Multiple Bibliometric Indicators Approach to Croatian Open Access (OA) Journals

Jadranka Stojanovski, Franjo Pehar

Abstract


In the academic environment funding of research is mainly based on the research performance assessment predominantly focused on different quantitative indicators like number of publications, number of citations or impact factor of the source journals. In recent years two criteria are prevailing in the Croatian scientific community, and the importance of each criteria vary between disciplines: a) number of papers published in the journals indexed by Web of Science database, and b) impact factors (JIF) of source journals. Metrics at the article level often have been neglected. As a result researchers are under pressure to publish their papers in journals with high JIF. This is particularly true for social sciences and humanities where researchers are often facing a dilemma to publish in “high-impact”, frequently fee-based, international journals or in local OA journals well recognized by the national scientific and professional community. In this paper the visibility, popularity and impact of Croatian OA journals are analyzed and presented.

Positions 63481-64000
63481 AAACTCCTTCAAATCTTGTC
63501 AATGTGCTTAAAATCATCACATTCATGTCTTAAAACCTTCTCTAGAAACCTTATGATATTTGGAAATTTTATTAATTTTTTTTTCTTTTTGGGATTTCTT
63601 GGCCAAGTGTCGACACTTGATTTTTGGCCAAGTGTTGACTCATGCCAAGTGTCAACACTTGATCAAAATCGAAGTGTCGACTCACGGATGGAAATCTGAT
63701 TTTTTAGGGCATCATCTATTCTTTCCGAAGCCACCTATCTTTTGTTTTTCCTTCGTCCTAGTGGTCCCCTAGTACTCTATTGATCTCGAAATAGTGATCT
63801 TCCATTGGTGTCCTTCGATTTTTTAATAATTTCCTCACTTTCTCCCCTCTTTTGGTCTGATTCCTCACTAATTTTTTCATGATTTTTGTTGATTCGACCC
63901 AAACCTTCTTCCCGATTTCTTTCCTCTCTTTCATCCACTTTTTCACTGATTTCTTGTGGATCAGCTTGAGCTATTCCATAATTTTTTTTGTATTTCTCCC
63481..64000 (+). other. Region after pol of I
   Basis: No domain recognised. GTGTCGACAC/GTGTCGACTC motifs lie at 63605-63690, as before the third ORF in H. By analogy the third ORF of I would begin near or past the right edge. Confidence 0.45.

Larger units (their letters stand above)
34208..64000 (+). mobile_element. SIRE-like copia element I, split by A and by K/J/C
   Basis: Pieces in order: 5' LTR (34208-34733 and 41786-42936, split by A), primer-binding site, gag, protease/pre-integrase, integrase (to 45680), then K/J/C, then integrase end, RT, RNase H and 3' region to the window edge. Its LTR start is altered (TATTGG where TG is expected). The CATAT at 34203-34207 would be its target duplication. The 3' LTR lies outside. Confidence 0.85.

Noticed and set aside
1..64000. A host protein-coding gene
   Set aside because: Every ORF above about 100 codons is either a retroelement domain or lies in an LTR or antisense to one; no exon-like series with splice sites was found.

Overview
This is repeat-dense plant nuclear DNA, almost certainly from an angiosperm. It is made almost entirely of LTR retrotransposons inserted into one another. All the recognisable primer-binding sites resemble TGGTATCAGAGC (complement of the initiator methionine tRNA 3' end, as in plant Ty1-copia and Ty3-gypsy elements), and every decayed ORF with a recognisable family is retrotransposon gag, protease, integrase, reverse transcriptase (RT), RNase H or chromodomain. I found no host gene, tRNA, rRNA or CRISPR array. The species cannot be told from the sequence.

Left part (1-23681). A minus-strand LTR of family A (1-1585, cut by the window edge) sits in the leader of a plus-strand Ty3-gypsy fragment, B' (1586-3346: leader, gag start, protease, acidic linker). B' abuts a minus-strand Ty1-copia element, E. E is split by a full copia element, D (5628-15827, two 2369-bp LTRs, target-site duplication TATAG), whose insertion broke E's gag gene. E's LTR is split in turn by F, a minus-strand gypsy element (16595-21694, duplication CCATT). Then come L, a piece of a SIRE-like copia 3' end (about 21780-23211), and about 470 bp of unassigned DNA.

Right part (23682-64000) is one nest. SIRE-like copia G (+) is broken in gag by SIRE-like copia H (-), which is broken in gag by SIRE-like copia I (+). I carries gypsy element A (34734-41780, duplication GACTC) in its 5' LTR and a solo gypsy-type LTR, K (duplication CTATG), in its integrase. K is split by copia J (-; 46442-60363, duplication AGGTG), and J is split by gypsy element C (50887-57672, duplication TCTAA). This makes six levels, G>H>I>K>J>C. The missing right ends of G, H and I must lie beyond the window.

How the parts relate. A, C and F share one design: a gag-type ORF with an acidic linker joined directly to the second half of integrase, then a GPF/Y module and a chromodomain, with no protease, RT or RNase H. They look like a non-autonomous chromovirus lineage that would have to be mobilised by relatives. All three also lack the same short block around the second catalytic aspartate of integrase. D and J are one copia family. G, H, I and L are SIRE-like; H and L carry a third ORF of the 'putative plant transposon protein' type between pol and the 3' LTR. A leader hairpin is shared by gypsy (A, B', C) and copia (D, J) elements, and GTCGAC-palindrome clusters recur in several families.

There are 322 scholarly, professional and popular OA journals included in the the Croatian OA journals portal (HRCAK) with a total of 101.204 available full-text articles. All HRCAK journals are included in Google Scholar (GS), 52 of them are indexed in the Thomson Reuter’s Web of Science (WoS), and 134 in Elsevier’s Scopus. Such a good coverage of Croatian OA journals offers many possibilities for the comparison of citation as well as other types of metrics.

Multiple bibliometric indicators at journal and article level have been analyzed and compared for 45 HRCAK OA journals indexed both in GS, Scopus and WoS. Different indicators based on citation data (Journal Impact Factor, Eigenfactor Score, SCImago Journal Rank and /h/-index) have been analyzed and compared with the number of visits (hits) derived from the log file analysis. Detailed comparison has been done at the general level and within specific scientific areas. Article level analysis was also conducted by examining the relationships between the number of citations and the number of article downloads. The results have shown that popularity of the journal article measured by the number of downloads don't correlate with the impact measured by the journal citations.

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